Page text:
In the 16-strong International 420 class, girl crews ruled the podium in a close contest that saw hard–working sisters Nicola Ferguson and Fiona Ferguson of the National Yacht Club count all races in the top three to win overall by three points ahead of early leaders Gemma McDowell and Emma Gallagher of Malahide Yacht Club in second and Grace O'Beirne with Kathy Kelly of the Royal St George Yacht Club in third.
Strong Performance by Royal Cork
In a strong showing for Cork Harbour, Royal Cork Yacht Club can make a claim to have won three of the five titles even though, admittedly, some winners are sailing under the burgees of several clubs. For example, Radial winner Jack Fahy entered under three clubs: Royal St George Yacht Club, Royal Cork Yacht Club and Lough Derg Yacht Club. Likewise Justin Lucas hails from Royal Cork and Tralee.
The Irish Sailing event was co-hosted by Dun Laoghaire neighbours National YC and Royal St. George YC.
Topper Titles Goes to Kohl and Jones
Three classes started racing on Saturday and completed a six-race series that saw Atlee Kohl of the Royal Cork Yacht Club win the Laser 4.7 class while club-mate David Jones took the Topper 5.3 fleet. Blessington Sailing Club’s Christian Houlihan won the Topper 4.2 class.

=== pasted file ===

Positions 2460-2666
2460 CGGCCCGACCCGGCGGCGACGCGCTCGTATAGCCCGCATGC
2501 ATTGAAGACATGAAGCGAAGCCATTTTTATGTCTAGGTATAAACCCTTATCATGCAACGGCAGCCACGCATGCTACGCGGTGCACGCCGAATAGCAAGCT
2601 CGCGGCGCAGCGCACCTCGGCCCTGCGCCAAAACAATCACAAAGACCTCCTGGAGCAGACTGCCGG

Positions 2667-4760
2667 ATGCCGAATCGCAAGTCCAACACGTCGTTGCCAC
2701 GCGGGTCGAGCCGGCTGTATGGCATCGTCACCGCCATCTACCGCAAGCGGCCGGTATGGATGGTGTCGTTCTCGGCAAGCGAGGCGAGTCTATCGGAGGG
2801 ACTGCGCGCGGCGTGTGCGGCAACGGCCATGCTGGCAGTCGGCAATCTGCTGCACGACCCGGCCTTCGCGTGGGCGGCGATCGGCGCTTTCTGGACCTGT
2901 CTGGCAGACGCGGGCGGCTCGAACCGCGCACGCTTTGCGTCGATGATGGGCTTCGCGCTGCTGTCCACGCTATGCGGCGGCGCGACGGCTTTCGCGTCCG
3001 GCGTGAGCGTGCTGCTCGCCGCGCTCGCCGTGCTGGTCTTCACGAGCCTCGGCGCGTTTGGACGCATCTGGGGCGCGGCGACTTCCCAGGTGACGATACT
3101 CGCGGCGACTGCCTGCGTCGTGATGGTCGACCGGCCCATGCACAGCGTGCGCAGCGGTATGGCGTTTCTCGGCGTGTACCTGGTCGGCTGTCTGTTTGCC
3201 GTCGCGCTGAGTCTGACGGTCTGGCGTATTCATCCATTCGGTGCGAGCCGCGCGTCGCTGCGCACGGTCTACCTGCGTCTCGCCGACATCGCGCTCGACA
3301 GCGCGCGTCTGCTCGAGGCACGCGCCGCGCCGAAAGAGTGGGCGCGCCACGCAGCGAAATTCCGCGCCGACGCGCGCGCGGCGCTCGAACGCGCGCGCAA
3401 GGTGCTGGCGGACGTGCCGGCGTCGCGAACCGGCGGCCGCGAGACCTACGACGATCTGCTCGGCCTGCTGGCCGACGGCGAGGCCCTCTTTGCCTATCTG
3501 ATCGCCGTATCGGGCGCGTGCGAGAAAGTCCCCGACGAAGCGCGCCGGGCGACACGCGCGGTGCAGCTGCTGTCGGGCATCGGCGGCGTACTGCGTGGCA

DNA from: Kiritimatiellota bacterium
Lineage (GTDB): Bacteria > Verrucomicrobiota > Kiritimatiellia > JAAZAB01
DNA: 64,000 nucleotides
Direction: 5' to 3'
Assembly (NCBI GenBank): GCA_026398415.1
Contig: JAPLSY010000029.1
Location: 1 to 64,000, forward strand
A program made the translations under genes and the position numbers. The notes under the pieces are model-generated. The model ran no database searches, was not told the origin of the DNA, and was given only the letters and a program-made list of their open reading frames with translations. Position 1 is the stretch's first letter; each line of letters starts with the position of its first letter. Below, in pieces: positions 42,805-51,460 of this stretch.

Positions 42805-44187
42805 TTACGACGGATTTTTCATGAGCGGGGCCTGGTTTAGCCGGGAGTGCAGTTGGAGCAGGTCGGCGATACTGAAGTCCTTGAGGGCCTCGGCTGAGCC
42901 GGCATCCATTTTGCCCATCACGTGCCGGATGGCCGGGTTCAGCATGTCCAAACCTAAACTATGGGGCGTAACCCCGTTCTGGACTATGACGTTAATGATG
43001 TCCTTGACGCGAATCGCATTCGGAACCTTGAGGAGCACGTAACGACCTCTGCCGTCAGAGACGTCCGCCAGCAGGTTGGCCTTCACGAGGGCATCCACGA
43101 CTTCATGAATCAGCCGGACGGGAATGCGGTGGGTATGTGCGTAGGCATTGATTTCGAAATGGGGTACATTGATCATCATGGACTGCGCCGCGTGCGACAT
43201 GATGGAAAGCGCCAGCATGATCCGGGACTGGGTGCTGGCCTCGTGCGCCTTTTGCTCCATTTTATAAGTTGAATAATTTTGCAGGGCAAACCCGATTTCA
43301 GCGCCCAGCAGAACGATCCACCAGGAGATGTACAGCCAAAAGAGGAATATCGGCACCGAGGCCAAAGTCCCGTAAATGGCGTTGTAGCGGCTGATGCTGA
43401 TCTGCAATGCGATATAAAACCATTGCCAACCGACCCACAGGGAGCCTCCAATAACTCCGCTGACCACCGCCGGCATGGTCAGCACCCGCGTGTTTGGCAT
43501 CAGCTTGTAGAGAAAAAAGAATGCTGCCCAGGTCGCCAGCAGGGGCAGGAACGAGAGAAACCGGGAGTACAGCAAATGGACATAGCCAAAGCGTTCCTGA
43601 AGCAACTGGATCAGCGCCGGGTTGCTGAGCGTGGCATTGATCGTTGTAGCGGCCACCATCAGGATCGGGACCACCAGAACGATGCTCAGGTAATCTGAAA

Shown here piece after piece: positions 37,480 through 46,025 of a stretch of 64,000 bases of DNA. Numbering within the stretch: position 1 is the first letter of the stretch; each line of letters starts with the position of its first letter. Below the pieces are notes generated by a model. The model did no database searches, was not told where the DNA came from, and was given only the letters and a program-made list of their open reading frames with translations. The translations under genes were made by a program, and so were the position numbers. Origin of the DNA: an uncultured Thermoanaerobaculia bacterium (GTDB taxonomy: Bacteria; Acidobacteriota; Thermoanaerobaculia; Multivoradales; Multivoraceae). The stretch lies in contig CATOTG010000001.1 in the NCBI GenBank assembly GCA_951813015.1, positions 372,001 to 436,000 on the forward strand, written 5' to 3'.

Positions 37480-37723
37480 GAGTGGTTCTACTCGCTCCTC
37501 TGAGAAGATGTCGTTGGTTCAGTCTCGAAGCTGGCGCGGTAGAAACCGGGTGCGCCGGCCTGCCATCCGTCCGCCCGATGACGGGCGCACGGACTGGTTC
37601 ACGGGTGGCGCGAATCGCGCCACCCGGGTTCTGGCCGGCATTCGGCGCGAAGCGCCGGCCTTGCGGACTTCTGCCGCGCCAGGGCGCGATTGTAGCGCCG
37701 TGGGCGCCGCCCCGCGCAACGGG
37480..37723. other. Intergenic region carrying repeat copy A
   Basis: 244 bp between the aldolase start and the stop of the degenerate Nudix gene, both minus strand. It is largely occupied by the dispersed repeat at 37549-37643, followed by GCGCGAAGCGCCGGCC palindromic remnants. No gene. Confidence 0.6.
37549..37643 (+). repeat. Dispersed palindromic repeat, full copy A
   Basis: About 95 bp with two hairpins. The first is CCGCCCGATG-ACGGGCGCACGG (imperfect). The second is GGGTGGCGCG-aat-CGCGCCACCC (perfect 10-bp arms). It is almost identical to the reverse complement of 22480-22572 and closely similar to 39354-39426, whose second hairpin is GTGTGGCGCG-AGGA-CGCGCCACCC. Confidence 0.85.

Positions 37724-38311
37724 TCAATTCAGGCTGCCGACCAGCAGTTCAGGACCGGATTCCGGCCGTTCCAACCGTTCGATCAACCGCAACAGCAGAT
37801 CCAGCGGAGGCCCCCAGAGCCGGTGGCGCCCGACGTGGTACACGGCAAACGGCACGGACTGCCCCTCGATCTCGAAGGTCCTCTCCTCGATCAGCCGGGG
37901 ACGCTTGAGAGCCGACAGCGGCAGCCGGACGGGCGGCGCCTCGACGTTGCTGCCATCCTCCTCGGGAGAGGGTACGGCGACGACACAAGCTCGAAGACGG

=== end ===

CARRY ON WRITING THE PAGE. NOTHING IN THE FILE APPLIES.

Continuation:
Overall results are here
Link to all Afloat.ie's Youth Sailing Nationals coverage here
After a fickle day three of the Volvo Youth National Sailing Championships, dinghy class leaders clung to the top of their respective scoresheets but only just.
Organisers were also breathing a sigh of relief after completing the minimum race requirements for the championships in three classes as tricky light southerly winds and fog on Dublin Bay threatened the 2018 schedule.
Following Thursday's heavy air start then Friday’s cancellation of racing due to near gale force winds, the third day offered completely different challenges.
Against the odds, race officials did well to complete a number of races on three separate Bay courses.
Although the race management teams planned an early start to the day, early morning fog was slow to clear but left a moderate breeze in its place. This gave way to near calm conditions by lunchtime followed by a return of sea fog with competitor boats gathered close to their committee boats before racing resumed in the mid-afternoon.